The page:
With a long history in comedy, Kumail Nanjiani ("The Big Sick," "Silicon Valley") was hoping to turn things around after a less-than-hilarious outing by Wonder Woman Gal Gadot. Even though she tried to leave the heavy lifting to the Repertory Players, most of the sketches fell flat, resulting in a disappointing show propped up by a stellar "Weekend Update." "Saturday Night Live" is still riding high from Season 42, so they can't let too many of those slip by.
Luckily, both the host and cast were in excellent form this week, with several hilarious segments and another classic appearance by Alec Baldwin as Donald Trump. Even better, "SNL" tackled the Harvey Weinstein scandal a couple of times throughout the night, pulling no punches. This is what "SNL" should be doing, and why it airs live coast-to-coast. We want it to be topical, sharp satire.
As usual, we're ranking all the sketches from worst to first, including the Cold Open and the regular "Weekend Update" segments. We'll skip the musical guests, because they're not usually funny -- unless Ashlee Simpson shows up. We wrap up with a look at the cast-member who had the strongest week. Also, in these early episodes, we'd like to see if the new kids are getting any screen time. "SNL" recently added Heidi Gardner, Luke Null, and Chris Redd as featured players.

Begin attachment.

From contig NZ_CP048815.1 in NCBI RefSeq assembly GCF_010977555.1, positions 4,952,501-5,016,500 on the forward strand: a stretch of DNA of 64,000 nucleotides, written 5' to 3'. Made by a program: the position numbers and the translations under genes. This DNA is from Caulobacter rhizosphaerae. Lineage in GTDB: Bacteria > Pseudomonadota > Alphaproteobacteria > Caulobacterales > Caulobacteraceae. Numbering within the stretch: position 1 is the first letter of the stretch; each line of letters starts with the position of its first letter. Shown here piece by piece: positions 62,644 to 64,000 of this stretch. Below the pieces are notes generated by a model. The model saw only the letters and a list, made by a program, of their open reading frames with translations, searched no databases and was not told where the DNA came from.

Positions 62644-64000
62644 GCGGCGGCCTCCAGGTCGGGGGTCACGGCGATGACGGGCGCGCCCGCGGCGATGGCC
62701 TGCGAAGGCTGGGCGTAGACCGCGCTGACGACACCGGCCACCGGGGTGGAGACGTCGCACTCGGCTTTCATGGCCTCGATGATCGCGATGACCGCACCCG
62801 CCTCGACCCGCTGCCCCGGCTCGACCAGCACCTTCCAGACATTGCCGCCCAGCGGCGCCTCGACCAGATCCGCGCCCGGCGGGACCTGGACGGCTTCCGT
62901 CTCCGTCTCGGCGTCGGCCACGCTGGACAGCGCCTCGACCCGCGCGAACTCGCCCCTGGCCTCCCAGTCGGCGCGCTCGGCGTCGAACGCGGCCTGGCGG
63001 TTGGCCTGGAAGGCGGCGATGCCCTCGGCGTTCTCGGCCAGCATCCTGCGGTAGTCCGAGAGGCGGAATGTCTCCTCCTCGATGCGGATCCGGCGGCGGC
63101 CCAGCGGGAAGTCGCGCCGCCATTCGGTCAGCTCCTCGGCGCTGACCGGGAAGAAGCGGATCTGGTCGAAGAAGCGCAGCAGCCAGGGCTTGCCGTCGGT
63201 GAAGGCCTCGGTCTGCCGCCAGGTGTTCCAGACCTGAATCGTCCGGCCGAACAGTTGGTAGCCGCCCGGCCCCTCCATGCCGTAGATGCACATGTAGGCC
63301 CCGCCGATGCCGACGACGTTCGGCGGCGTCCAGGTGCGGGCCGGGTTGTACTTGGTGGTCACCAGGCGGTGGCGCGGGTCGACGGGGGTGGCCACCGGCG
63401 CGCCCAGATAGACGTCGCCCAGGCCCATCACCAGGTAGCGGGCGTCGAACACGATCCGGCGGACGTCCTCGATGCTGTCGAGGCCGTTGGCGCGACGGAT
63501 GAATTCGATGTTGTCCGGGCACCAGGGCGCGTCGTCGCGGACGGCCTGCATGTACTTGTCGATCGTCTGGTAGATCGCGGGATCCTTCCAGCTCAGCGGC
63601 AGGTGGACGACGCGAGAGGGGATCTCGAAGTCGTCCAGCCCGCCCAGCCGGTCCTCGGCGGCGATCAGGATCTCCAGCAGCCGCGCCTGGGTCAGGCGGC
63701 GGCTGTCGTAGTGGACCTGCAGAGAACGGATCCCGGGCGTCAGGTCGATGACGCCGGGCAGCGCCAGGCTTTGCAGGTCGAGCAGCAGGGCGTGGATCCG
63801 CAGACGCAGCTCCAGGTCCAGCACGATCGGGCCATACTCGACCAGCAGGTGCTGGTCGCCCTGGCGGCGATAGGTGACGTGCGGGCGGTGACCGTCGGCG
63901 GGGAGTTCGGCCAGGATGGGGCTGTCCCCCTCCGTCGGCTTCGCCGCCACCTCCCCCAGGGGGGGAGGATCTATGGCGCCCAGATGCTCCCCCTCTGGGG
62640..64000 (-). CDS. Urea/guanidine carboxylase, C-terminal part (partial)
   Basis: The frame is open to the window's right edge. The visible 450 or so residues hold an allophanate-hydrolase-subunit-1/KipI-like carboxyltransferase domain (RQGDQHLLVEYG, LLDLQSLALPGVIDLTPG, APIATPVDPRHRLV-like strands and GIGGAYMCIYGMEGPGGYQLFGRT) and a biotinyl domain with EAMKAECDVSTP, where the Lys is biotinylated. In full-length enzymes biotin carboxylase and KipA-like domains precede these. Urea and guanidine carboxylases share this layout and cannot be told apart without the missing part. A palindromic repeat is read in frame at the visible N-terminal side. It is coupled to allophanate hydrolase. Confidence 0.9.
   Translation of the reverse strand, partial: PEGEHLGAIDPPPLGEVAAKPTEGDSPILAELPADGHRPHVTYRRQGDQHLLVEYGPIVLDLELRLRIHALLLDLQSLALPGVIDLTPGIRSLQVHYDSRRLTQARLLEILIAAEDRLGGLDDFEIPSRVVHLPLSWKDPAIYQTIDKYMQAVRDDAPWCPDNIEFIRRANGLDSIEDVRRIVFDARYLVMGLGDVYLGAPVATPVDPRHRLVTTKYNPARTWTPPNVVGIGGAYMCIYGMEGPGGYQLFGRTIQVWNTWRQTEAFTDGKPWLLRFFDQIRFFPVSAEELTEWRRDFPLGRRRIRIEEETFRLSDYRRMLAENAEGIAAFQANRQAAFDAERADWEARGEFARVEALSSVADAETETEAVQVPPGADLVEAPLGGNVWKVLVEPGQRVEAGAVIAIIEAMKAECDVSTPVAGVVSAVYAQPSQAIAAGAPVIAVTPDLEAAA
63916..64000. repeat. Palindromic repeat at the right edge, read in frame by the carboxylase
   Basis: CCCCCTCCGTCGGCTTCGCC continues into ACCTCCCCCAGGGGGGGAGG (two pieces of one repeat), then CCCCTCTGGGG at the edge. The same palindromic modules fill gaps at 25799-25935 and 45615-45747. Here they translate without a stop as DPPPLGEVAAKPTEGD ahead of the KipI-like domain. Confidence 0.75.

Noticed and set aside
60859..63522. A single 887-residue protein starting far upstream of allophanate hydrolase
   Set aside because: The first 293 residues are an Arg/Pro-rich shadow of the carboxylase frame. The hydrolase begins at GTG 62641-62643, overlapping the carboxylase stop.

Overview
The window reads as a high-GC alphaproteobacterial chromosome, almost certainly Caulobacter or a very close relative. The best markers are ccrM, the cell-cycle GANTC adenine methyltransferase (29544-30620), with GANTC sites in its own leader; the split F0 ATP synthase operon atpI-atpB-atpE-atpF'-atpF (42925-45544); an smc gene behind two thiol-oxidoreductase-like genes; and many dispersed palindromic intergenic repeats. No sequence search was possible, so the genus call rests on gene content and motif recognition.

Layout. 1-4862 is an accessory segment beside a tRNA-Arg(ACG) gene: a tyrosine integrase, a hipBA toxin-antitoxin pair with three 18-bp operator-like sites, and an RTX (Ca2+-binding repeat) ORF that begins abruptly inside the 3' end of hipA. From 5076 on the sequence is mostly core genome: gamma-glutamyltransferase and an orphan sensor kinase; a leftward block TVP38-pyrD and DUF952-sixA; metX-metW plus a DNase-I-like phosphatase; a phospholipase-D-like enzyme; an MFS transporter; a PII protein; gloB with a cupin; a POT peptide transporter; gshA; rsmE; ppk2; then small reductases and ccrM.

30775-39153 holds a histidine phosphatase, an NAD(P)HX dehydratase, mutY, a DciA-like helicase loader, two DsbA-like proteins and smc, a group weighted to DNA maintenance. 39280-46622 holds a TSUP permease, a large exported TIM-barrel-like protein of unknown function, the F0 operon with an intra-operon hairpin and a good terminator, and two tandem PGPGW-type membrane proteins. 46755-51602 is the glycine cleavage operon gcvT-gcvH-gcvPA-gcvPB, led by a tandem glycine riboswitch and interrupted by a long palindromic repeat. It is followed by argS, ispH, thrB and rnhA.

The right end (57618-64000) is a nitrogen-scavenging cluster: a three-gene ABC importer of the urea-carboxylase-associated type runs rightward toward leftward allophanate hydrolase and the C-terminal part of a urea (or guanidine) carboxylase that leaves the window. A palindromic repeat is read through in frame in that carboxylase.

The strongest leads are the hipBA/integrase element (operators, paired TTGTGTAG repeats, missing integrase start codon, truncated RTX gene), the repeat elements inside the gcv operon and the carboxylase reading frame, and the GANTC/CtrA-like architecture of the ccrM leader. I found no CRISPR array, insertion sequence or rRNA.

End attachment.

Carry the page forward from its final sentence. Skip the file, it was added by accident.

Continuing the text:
This was one of those sketches that benefited from pairing with a pre-taped segment so it could be shorter. The premise was pretty simple. The boss calls during the company Halloween party to tell his staff he may have given them all Hepatitis A by baking them a cake. That's about it. They got a few laughs out of him mishearing them on the phone and concerns about the disease, but that was it. This one felt like it never fully came together but they kind of went with it anyway.
Kate McKinnon smirked as a sexually active 91-year-old grandmother in this segment about the realities of STDs in nursing homes. Nanjiani portrayed the nurse trying to explain this to her horrified grandkids, Mikey Day and Heidi Gardner. What starts as simply talking about old people sex devolves into the nursing home actually sending her into resident rooms to give them a reason to live. The whole thing is a little more weird and uncomfortable rather than funny, but McKinnon gets to ham it up for the camera.
COLD OPEN - Trump in Harrisburg, PA
"We're getting rid of everything Obama did," Baldwin's Trump opened, promising to replace Michelle Obama's vegetable garden with a nugget garden. He threw in a few jabs at Bob Corker's height and threw to Beck Bennett's Mike Pence a few times so he could freak out and run every time he got triggered. How dare an Indiana Pacer kneel for the anthem, or Starbucks have pumpkin spice?! That's just so … basic! Did you know I.Q. stands for InQuedible? There was so much non-sequitur nonsense throughout this bit, but Baldwin sold it with his consistently ridiculous and hilarious Trump impression. It's similar to how Dana Carvey could open an "SNL" episode by saying absolutely nothing as George H.W. Bush back in the late 1980s and early '90s.